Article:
Heirloom Seal of the Realm Chinese seal carved from jade

The Heirloom Seal of the Realm, also known in English as the Imperial Seal of China, was a Chinese jade seal carved out of Heshibi, a sacred piece of jade.

Zhang Xuanjing (350–363), courtesy name Yuan'an (元安), formally Duke Jingdao of Xiping or Duke Chong of Xiping was a ruler of the Chinese state Former Liang. He became the titular ruler at the young age of five after his violent uncle Zhang Zuo, who had seized the title from his older brother Zhang Yaoling and subsequently killed him, was himself killed in a coup. Zhang Xuanjing was addressed as Prince Chong of (Former) Liang

Zhang Tianxi, original courtesy name Gongchungu (公純嘏), later Chungu (純嘏), nickname Duhuo (獨活), formally Duke Dao of Xiping (西平悼公), was the last ruler of the Chinese state Former Liang. He was the youngest son of Zhang Jun, and he seized the throne from his nephew Zhang Xuanjing in 363. During his reign, he claimed vassal status with regard to both Jin Dynasty (266–420) and Former Qin, but eventually, under Former Qin pressure to completely submit, he tried to resist militarily, but could not and surrendered in 376, ending Former Liang. He became a Former Qin official, but after Former Qin's failed attempt to conquer Jin in 383 at the Battle of Fei River, he fled to Jin. Although the Jin imperial government was not happy about some of his actions as the ruler of Former Liang, it recognized how his ancestors had long formally held out as a Jin vassal, and Emperor Xiaowu restored him to the title of Duke of Xiping. He died in 406, 30 years after his state was destroyed.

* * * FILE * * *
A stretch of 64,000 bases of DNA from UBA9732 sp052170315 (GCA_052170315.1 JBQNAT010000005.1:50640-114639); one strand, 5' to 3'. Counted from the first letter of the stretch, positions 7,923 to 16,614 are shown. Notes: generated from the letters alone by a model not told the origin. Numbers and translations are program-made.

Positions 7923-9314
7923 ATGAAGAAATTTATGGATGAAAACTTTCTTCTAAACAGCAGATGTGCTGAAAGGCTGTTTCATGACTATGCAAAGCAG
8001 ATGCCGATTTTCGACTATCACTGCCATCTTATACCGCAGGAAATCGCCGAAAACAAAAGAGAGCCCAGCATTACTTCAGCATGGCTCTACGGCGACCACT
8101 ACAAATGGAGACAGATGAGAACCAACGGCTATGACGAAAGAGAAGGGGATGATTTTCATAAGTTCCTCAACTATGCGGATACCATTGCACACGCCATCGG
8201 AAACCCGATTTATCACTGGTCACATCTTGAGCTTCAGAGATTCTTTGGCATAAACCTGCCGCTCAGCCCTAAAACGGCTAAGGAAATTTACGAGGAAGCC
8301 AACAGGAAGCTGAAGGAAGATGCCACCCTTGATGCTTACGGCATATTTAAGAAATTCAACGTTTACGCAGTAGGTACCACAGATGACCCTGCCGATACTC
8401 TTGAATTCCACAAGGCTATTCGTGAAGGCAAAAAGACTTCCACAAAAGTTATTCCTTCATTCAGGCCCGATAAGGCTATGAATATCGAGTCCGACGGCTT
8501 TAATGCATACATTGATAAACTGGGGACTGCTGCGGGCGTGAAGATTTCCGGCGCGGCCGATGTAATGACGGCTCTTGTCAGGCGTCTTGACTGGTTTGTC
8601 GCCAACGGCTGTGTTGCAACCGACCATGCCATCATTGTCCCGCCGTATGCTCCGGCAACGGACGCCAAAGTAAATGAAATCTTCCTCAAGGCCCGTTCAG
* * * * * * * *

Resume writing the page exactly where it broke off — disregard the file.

Privy Seal of Japan

The Privy Seal of Japan is one of the national seals and is the Emperor of Japan's official seal.

State Seal of Japan One of the national seals of Japan

The Great Seal of Japan is one of the national seals of Japan and is used as the official seal of state.

Yilishen Tianxi Group Fraudulent Chinese medicine company

The Yilishen Tianxi Group was a Chinese company established in 1999 which sold traditional Chinese medicine products made from ants. More than one million people invested money in the company, purchasing and raising boxes of ants with the promise that they could sell the ants back for a profit, before it was exposed as a ponzi scheme in 2007.

Hong is the pinyin romanization of the Chinese surname (Hóng). It was listed 184th among the Song-era Hundred Family Surnames. Today it is not among the 100 most common surnames in mainland China but it was the 15th-most-common surname in Taiwan in 2005. As counted by a Chinese census, Taiwan is the area with the largest number of people with the name. It is also the pinyin romanization of a number of less-common names including Hóng, Hóng, and Hóng. All of those names are romanized as Hung in Wade-Giles.

Yi (Chinese surname) Surname list